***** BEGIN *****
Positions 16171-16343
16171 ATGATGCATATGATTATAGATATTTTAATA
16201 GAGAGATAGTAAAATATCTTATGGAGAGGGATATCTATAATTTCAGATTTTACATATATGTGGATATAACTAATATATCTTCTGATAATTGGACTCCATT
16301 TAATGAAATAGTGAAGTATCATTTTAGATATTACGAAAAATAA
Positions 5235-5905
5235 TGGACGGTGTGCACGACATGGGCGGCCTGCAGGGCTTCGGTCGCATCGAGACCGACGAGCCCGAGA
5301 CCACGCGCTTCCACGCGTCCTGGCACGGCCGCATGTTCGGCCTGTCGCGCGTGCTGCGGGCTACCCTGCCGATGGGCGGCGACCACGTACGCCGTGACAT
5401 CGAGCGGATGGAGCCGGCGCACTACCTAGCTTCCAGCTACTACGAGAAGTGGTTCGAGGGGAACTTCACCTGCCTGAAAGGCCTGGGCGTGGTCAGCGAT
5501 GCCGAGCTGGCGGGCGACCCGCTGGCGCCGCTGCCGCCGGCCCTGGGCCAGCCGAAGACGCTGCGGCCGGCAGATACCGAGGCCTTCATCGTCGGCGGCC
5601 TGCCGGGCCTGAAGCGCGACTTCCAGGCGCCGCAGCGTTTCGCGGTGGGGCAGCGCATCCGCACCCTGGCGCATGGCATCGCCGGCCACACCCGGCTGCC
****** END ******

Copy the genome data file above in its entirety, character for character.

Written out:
Positions 16171-16343
16171 ATGATGCATATGATTATAGATATTTTAATA
16201 GAGAGATAGTAAAATATCTTATGGAGAGGGATATCTATAATTTCAGATTTTACATATATGTGGATATAACTAATATATCTTCTGATAATTGGACTCCATT
16301 TAATGAAATAGTGAAGTATCATTTTAGATATTACGAAAAATAA
Positions 5235-5905
5235 TGGACGGTGTGCACGACATGGGCGGCCTGCAGGGCTTCGGTCGCATCGAGACCGACGAGCCCGAGA
5301 CCACGCGCTTCCACGCGTCCTGGCACGGCCGCATGTTCGGCCTGTCGCGCGTGCTGCGGGCTACCCTGCCGATGGGCGGCGACCACGTACGCCGTGACAT
5401 CGAGCGGATGGAGCCGGCGCACTACCTAGCTTCCAGCTACTACGAGAAGTGGTTCGAGGGGAACTTCACCTGCCTGAAAGGCCTGGGCGTGGTCAGCGAT
5501 GCCGAGCTGGCGGGCGACCCGCTGGCGCCGCTGCCGCCGGCCCTGGGCCAGCCGAAGACGCTGCGGCCGGCAGATACCGAGGCCTTCATCGTCGGCGGCC
5601 TGCCGGGCCTGAAGCGCGACTTCCAGGCGCCGCAGCGTTTCGCGGTGGGGCAGCGCATCCGCACCCTGGCGCATGGCATCGCCGGCCACACCCGGCTGCC